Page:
Devaluation Of Indian Rupee


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Best efforts by: Pranav Singla Sahil Gupta XI-C Devaluation of Indian Rupee


Index Introduction Reasons Impact Conclusion


Introduction The rupee is in trouble, and nobody seems quite sure what to do about it. The Indian currency closed at an all time low of 64.11 against the U.S. dollar on Wednesday alongside a tumbling market, feeding widespread anxiety over the fact that the government has yet to curb the currency’s downward trajectory since it started tumbling in May. On Wednesday, Deutsche Bank issued a report saying the rupee may reach as low as 70 in the coming months.

Devaluation Of Rupee :

Devaluation Of Rupee

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Huge Trade Deficit:

Huge Trade Deficit Since India imports more goods (in value terms) than it exports, it results in a huge imbalance in trade, or what is called a trade deficit. India's Commerce Secretary Rahul Khullar has predicted that the trade deficit may be slightly lower in 2012-13, due to falling global crude prices and recent government curbs on gold imports. A $1 per barrel decrease in crude price reduces the country's deficit by $900m at existing import volumes.

Lower Capital Inflows:

Although India has become an attractive destination which can attract foreign capital as well as money from non-resident citizens, it is not enough to make up for the trade deficit. But uncertainty about India's commitment to economic reforms, retrospective taxes, and policy paralysis within the government have forced foreigners to either postpone their investment decisions, or take money out of Indian stock markets. Lower Capital Inflows


HIGH CURRENT ACCOUNT DEFICIT The country's current account deficit - a broader measure of the trade deficit - has also ballooned due to the above reasons. In 2011-12, this deficit was more than $74bn, a huge jump from less than $46bn a year ago. In 2012-13, it may be even higher at $77bn. The result is that India's foreign exchange reserves have dropped from a peak of $320bn in September 2011 to $290bn now


DEVALUATION PRESSURE In such a situation, more people tend to sell rupees to buy dollars. Importers scamper for dollars to cater for their needs to buy goods abroad. Exporters cannot bring in enough dollars; in fact, they keep their foreign earnings abroad as they expect the rupee to fall further. Meanwhile, foreign investors increase the demand for dollars as they convert their rupee assets into dollars to take their money out. This demand-supply gap between the dollar and the rupee leads to devaluation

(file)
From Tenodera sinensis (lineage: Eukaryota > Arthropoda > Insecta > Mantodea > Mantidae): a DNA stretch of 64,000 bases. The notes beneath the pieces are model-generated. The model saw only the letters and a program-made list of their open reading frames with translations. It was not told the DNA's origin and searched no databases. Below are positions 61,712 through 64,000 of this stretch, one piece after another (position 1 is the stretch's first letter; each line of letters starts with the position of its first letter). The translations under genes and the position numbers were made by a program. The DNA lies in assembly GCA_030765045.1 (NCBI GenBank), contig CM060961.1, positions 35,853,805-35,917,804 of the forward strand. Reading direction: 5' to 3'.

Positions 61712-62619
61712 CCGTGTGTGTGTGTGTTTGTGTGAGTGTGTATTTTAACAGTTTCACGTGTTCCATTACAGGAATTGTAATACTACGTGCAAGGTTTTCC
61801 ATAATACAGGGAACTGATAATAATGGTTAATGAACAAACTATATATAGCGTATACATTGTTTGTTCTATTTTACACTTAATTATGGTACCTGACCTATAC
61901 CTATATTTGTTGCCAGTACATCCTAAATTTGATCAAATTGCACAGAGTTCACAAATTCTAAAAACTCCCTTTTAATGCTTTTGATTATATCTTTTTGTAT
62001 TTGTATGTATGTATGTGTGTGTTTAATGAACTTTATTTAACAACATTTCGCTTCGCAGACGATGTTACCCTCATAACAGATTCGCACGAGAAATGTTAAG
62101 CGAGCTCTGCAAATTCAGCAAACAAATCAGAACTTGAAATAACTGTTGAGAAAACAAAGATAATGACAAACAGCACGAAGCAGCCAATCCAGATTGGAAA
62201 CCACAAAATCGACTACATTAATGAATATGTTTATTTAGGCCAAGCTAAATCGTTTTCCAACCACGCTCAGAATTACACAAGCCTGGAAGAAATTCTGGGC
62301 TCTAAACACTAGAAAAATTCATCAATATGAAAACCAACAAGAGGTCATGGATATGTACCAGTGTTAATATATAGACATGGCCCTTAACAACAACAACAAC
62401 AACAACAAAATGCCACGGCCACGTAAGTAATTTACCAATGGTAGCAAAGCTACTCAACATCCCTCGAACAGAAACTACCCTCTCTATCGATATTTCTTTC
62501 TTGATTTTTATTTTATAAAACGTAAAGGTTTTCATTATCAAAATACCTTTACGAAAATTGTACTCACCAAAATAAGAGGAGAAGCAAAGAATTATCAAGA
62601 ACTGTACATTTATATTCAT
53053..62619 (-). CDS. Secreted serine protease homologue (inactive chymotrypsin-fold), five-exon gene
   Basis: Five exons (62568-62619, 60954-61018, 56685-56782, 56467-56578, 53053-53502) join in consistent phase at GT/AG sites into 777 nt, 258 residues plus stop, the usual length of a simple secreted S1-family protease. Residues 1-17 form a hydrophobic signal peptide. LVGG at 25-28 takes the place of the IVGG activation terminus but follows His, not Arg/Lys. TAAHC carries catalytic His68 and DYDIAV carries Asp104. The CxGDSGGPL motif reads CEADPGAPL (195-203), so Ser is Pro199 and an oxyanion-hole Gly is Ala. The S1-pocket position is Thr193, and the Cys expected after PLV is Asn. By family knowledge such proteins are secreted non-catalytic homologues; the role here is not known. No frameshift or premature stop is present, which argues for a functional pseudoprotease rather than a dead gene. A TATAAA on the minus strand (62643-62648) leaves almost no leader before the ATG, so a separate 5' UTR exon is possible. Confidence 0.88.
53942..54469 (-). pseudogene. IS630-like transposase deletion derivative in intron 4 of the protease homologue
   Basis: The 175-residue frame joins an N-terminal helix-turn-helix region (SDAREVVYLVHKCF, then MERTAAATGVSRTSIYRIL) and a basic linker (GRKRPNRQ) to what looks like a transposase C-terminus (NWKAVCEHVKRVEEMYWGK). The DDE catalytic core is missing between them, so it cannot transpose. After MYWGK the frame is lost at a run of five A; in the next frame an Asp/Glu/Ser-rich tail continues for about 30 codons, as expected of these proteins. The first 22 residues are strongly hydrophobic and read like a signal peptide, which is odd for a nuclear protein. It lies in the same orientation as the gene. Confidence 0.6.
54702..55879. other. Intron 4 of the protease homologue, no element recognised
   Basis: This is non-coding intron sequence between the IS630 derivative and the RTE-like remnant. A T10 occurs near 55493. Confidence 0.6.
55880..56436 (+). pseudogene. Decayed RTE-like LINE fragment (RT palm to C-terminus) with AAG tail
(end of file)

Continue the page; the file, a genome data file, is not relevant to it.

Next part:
Low Growth and Inflation :

Low Growth and Inflation This trend is accentuated by low growth and high inflation in India. Annual economic growth of 6% in 2012-13. Couple this with high inflation due to high food and fuel prices. The rate of inflation may rise this year to double digits if the government is unable to curb its fiscal deficit. In this scenario, most foreigners as well as Indians tend to take money abroad, or keep it away from India. Global investors are also nervous about investing abroad in nations such as India due to the economic crisis in their respective countries.


RUPEE SPECULATION The Reserve Bank of India's bid to sell dollars in the open market to restrict the rupee slide has failed in the past few weeks and months. This has complicated the situation further. Once currency traders and speculators realize that India's central bank is unable to manage its exchange rate, and reduce the adverse impact on its currency, they may enter the market in a big way to sell the rupee. As a result, the rupee may devalue more than it should.

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POSITIVE IMPACT Export-oriented sectors could benefit. Companies in the information technology (IT) and textile sectors should benefit from a weak rupee. Rupee depreciation helps IT companies . The Indian rupee fell 0.7 per cent against the US dollar at 67.71 on the back of a weak trade data. The Indian rupee has shed close to 25 per cent value over the past one year. It is likely to fall further.


NEGATIVE IMPACT Corporate India is a net borrower of dollar and to that extent a depreciating rupee impacts its balance sheet adversely. Companies with foreign debt on their books are badly impacted. With the rupee depreciating against the dollar, these companies will need more rupees to repay their loans in dollar. This will increase their debt burden and lower their profits. Obviously, investors would do better to stay away from companies with high foreign debt. Bharti Airtel is one such company that has raised money overseas. Then there are oil marketing companies like HPCL. BPCL and Indian Oil, which could also be negatively impacted. Since these companies import crude oil, they will end up paying more rupees for the same dollar value of imports.

Conclusion :

Conclusion The value of the rupee in terms of dollars will depend over time on the erosion of its value in terms of purchasing power internally. If inflation has been at say, 7 percent, the rupee will have to fall to that extent unless the importing countries are themselves victims of inflation. That is not the case. Hence, the rupee has fallen the most compared to other currencies because we had nearly the highest inflation. Eventually, the rupee will stabilize, barring short-term disturbances, after correcting the loss in its domestic purchasing power.

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